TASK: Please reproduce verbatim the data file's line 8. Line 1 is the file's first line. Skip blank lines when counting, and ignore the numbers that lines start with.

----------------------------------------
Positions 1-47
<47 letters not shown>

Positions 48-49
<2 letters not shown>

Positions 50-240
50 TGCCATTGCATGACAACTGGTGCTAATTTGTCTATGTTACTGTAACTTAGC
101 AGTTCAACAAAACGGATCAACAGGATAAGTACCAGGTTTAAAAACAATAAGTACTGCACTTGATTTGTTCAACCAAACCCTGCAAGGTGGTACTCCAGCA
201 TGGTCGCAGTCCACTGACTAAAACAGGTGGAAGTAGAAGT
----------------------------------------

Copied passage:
201 TGGTCGCAGTCCACTGACTAAAACAGGTGGAAGTAGAAGT